EVANSVILLE, Ind. — Authorities worked Thursday to determine the cause of a house explosion in a southern Indiana neighborhood that killed three people and left another person hospitalized.
The explosion Wednesday afternoon in Evansville damaged 39 homes and crews on Thursday morning completed a secondary search of buildings that had been left unstable by the explosion and no more victims were found, Fire Chief Mike Connelly told reporters.
“It’s a huge relief, for everybody,” chief said of the results of the secondary search.
Eleven of the damaged homes were uninhabitable and will have to be demolished, Connelly said, and finding a cause is expected to be a “very tedious process — and lengthy.”
Names of the dead hadn’t been released as of Thursday morning. Injuries to the fourth victim weren’t considered life-threatening, Connelly said.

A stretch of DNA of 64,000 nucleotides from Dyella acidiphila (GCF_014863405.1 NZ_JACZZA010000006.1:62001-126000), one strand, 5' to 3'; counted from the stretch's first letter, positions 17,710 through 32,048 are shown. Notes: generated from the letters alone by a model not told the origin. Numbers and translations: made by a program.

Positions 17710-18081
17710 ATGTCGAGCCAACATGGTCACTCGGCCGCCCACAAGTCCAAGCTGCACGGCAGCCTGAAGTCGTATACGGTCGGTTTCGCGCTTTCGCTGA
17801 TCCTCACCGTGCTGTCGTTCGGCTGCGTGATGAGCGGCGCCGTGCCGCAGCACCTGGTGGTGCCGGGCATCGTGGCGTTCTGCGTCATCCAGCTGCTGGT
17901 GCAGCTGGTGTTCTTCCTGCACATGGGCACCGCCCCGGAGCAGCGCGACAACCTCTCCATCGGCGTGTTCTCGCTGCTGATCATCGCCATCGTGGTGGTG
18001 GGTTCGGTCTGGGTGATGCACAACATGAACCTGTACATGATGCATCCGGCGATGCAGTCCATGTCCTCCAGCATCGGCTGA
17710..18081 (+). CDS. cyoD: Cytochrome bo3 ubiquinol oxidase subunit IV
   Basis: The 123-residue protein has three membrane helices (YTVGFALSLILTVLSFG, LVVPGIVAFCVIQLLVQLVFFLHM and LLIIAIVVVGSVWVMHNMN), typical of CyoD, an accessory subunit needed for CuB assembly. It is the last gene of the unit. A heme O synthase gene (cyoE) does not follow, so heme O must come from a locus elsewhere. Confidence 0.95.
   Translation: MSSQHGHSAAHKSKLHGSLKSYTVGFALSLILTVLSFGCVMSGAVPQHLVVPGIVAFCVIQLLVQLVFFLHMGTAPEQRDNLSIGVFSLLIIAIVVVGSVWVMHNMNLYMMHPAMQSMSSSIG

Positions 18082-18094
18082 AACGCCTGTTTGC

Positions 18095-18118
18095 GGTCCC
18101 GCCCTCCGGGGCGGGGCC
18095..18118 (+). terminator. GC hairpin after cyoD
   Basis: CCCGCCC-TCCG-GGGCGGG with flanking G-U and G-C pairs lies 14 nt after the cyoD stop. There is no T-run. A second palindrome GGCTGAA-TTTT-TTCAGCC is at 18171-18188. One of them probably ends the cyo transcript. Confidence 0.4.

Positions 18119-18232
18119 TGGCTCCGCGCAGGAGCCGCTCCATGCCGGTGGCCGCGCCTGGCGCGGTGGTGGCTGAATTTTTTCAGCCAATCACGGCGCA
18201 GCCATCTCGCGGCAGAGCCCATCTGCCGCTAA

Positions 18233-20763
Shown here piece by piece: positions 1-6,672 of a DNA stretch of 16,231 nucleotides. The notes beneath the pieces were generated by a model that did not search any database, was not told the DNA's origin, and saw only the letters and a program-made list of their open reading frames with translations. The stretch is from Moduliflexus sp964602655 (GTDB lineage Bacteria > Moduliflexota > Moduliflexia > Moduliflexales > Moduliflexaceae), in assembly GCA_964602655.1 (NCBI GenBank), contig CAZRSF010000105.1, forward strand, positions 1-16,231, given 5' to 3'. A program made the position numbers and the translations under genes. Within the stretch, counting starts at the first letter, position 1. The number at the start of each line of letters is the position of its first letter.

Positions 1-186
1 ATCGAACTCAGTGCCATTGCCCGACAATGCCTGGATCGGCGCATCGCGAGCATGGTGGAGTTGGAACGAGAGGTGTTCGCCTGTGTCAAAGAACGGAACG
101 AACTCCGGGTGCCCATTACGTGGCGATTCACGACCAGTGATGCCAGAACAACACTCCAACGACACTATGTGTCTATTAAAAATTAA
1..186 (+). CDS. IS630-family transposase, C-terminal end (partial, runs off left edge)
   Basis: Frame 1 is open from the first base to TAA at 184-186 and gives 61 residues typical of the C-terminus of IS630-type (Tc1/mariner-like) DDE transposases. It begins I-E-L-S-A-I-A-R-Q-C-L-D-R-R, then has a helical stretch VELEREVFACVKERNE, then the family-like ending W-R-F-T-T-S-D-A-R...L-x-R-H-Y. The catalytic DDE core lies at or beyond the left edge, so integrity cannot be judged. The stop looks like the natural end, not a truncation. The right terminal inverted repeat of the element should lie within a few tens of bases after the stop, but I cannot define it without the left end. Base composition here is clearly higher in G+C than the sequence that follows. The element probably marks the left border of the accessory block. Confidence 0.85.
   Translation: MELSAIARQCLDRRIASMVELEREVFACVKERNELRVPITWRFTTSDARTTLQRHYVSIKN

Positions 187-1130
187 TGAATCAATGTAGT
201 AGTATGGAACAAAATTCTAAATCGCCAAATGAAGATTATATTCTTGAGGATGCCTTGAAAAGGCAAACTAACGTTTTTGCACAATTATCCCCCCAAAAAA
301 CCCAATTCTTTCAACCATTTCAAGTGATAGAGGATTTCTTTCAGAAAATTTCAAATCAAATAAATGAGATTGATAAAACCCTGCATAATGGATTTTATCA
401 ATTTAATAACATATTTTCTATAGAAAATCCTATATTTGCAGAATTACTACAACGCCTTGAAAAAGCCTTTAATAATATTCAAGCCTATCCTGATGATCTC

Suzanne Dabkowski, an Bureau of Alcohol, Tobacco, Firearms and Explosives, spokeswoman, said Thursday the agency can’t speak to any possible causes of the explosion. Dabkowski said the ATF has certified explosive specialists and certified firearms investigators on-site in Evansville, and currently they were assisting in the investigation.
Evansville is located along Indiana’s border with Kentucky. The blast left debris strewn over a 100-foot (30-meter) radius. Debris included construction materials like wooden boards, window glass and insulation.
CenterPoint Energy, the local gas utility, was last called to the home in January 2018, Connelly said Wednesday.
“CenterPoint Energy is working closely with the Evansville Fire Department, State Fire Marshal and other agencies as the investigation of this incident continues,” the utility said.
It was the second house explosion in the area in just over five years. A house explosion on June 27, 2017, killed two people and injured three others.
Wednesday’s explosion also brought to mind a massive blast in 2012 that destroyed or damaged more than 80 homes on Indianapolis’ south side and killed two people. A man was convicted of tampering with a natural gas line at his then-girlfriend’s home in an attempt to commit insurance fraud.